After a brutal workweek (not dwelling), I returned to sell at the Rust Belt Market yesterday. Using the "sell" term loosely, as it wound up being one of a couple times I did not even break even. I think I have signed up again as much for the experience, exposure and connections as for the sales.
For exchanges like this: a young couple came through toward the end of the (long) day. "Ohhh, here are the prints we liked," the girl-woman said to her guy. I balanced between being attentive and present and unobtrusive. The three of us start talking. They have both just begun doing lino cuts. They have discovered they are not very good. They are chagrined to find they can't draw. "We thought we would be good." They realize the humor in this. They are maybe freshly out of college, clear-skinned and sparkly. Well, I told them. I can't draw. I am confronted with that every time I make a new design. In your head it's so much better. "YES!!!" says the woman. She's demonstrative, as we women often are. I tell them to keep going. I have been doing this for 12 years. Their eyes rake over the table. They nod. Okay, that makes sense. They'll let me know how it goes. They won't. But how refreshing to be on the other end of this exchange. I am so used to seeking out my mentors, looking for encouragement or reassurance, not this other way around. Nice.
And for exchanges like this: This happened throughout the day. Sometimes I wearied of it. I never knew when it would happen next, but it happened somewhat frequently, sprinkled across the hours. Remarks mysteriously uttered as if they were part of a conversation that only I knew had interruptions to it. My table neighbor was an older woman who I have spoken with in passing a few times. She once bought a small woodblock card and sent it to her mother in Australia, who loved it. On that occasion she deliberated over it, came back maybe three times, before settling on a small bird card (the bird cards are also my Mom's favorites). She has a quiet voice, with Aussie highlights to it, casually upswept blond hair and flawlessly done--not overdone -- makeup. She is given to pronouncements.
"Oh, your Mother is proud of you." She has never talked to my Mom and we were not speaking about her. Well, yes she is. She has been saying that lately. Ahh, yes, she nods.
"You moved here for school."
"Your sister is married, with two kids."
"Hmm. That's what I saw." I fall short of shrugging.
"But she's younger."
-- No, five years older.
"Your Mom wants grandkids."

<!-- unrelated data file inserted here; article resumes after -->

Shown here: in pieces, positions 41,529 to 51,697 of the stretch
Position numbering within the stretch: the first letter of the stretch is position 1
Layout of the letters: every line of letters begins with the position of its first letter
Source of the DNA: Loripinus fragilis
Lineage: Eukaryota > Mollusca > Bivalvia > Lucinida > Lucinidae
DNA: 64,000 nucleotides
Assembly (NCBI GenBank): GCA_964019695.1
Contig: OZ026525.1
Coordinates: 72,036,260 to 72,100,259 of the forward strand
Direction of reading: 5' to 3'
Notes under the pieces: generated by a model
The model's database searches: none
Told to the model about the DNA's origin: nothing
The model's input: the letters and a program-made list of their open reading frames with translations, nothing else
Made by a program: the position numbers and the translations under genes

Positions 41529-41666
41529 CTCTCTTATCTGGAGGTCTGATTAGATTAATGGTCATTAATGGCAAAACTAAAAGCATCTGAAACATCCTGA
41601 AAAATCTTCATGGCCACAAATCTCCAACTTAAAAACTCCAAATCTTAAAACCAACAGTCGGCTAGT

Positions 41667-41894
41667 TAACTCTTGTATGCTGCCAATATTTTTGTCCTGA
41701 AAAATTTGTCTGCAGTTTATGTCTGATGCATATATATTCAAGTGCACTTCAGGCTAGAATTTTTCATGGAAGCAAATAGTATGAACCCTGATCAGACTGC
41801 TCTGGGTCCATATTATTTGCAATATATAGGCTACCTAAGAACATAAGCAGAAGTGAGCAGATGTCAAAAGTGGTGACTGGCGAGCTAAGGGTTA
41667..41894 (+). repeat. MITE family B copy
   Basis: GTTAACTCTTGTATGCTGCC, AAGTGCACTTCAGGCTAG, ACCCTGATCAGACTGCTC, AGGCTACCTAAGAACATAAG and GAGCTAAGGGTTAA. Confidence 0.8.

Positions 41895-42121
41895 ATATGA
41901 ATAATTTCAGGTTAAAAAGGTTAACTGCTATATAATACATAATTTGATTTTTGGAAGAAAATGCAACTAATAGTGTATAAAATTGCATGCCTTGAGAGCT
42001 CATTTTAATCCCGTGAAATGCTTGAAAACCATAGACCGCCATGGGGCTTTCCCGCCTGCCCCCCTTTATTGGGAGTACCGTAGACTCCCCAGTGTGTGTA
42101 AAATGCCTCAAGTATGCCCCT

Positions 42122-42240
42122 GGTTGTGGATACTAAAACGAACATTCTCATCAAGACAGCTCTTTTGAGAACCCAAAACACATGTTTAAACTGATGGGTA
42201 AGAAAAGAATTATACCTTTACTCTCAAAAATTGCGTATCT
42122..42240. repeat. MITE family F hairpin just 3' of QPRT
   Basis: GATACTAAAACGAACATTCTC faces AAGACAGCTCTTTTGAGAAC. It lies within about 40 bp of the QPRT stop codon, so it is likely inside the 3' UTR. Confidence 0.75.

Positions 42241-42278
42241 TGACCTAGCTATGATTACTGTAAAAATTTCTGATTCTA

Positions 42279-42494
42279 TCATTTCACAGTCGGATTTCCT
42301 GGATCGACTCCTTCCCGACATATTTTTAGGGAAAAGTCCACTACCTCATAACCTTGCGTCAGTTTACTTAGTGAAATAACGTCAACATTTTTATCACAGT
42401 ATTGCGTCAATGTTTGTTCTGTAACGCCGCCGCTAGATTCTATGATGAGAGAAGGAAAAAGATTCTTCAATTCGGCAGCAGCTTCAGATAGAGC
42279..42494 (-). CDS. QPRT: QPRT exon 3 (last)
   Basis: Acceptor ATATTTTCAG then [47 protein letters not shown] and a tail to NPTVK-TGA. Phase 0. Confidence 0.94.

-- Well, yeah. There's less chance of that happening at this point... [This is not my favorite line of questioning-through-statement. Seriously? Can we stop this? I return to my letter, where I am ranting about how someone else is vexing the hell out of me. This endeavor is more fun: it has the prospect of release anyway, plus a sympathetic ear. I think of the letter recipient, who is already fully aware of my family's dynamics, will most likely lambast the vexer and will not tell me who I am, because she already knows, very well. And her replies will be witty and lyrical.]
Midway through the day, she comes across new information.
"You are going on a big trip next year, I feel it very strongly. That is something for you to be excited about."
I choose to let this soak in, because I would like it to be true. I tell her I just got my first passport earlier this year, but haven't used it yet. For the rest of the day, she pops over with trip-focused snippets.
"So where do you think you'll be going?"
--Europe probably. Maybe Sweden, I have friends in Sweden. I have been meaning to visit them.
"Oh, yes and maybe you'll meet someone there. Maybe you'll move there."
-- Well, I don't know.
"You'll save money if you can ship your bags over in advance. Because you have quite enough time before your trip."
--Right, I say. Yes, true.
"You should go home tonight and start looking at flights."
-- Mmm, you know, I just can't plan that right now.
"But at least look. Then you'll know how much money you need to figure on"
"Oh, you're going to have SO MUCH fun. This will be great for you."
I try teasing her: You could move it up to this year if you want.
She peers at me. "No, there's too much, you've got too much right now. It's next year: March or April.You're going to have so much fun."
Later on, she is examining my signature on a few hanging rogue prints.
"Oh, you're a bit shy! I didn't realize that. But you are, aren't you?" She says this affectionately. I feel caught out.
--Sometimes. I mean, I CAN be really outgoing. But other times, it seems like too much. I'm kind of a mix.
She looks at another. "Oh, but here's a nicer signature, you're stronger over here." I feel relieved, because the latter is closer to my usual signature. "Yes, you were more settled into it there. You must have been tired when you signed the other one."
Maybe so. On that note, I need to throw on some studio clothes and head over to Maestra's printing press. I have nailed down most of the designs for the hospital show and want to include a Cakeasaurus print that I have yet to edition. Fingers crossed for a productive printmaking day. I see an ink-filled afternoon. I feel it very strongly.